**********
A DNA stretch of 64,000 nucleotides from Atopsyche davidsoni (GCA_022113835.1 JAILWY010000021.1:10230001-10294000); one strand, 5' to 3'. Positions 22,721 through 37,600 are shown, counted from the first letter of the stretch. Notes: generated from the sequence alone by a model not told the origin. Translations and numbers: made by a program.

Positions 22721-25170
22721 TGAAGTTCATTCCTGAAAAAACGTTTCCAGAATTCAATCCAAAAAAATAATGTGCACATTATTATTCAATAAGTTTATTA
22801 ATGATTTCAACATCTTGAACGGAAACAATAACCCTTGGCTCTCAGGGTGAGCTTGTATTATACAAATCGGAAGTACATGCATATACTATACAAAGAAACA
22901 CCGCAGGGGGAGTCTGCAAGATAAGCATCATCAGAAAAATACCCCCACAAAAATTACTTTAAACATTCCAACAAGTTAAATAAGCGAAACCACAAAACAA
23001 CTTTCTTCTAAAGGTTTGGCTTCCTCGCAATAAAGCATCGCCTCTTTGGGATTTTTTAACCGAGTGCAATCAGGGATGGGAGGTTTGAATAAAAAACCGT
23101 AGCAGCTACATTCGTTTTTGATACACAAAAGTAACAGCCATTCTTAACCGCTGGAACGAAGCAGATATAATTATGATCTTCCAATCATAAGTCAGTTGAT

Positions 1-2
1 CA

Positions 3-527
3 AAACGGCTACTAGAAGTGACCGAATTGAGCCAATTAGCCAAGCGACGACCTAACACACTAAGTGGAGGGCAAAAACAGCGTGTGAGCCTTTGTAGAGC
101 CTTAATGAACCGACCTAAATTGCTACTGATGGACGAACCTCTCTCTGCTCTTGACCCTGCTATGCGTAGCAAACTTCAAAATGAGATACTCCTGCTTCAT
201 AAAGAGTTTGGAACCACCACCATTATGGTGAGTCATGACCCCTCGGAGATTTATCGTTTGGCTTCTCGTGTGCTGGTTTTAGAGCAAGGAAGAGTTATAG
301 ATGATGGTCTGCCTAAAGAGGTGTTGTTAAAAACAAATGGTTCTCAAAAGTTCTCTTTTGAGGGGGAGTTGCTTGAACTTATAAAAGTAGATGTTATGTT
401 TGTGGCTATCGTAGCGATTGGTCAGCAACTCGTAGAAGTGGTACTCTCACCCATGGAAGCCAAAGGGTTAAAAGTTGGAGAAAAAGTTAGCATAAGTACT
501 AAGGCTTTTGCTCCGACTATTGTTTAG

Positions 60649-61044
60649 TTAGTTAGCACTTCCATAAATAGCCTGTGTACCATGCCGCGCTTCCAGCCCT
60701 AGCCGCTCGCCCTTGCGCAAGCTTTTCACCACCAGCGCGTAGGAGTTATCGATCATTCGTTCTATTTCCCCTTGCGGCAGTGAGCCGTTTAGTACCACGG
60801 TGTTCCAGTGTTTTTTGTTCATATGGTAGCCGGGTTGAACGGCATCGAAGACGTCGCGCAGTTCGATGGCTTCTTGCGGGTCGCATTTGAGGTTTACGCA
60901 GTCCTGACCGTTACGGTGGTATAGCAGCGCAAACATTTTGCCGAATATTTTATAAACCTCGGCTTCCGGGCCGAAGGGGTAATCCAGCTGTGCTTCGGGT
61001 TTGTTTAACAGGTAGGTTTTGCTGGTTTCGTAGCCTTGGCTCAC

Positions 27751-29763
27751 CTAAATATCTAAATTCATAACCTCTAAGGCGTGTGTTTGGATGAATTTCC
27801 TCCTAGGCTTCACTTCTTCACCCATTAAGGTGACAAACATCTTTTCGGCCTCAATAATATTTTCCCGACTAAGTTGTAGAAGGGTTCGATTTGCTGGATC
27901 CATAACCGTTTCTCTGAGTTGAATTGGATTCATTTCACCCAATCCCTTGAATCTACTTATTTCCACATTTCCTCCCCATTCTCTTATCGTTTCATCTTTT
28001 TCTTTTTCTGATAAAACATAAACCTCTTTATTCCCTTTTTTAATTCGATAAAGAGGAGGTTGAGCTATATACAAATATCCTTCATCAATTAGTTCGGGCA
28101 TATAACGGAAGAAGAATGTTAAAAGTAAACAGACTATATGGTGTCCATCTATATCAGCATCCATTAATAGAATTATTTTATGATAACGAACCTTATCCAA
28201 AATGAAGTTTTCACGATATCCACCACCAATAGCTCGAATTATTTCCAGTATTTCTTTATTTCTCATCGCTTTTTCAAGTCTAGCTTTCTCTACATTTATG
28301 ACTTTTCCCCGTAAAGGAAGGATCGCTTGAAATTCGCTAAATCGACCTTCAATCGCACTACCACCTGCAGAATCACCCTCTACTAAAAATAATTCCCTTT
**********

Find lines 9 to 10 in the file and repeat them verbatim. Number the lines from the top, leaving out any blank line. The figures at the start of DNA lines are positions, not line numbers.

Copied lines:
1 CA

Positions 3-527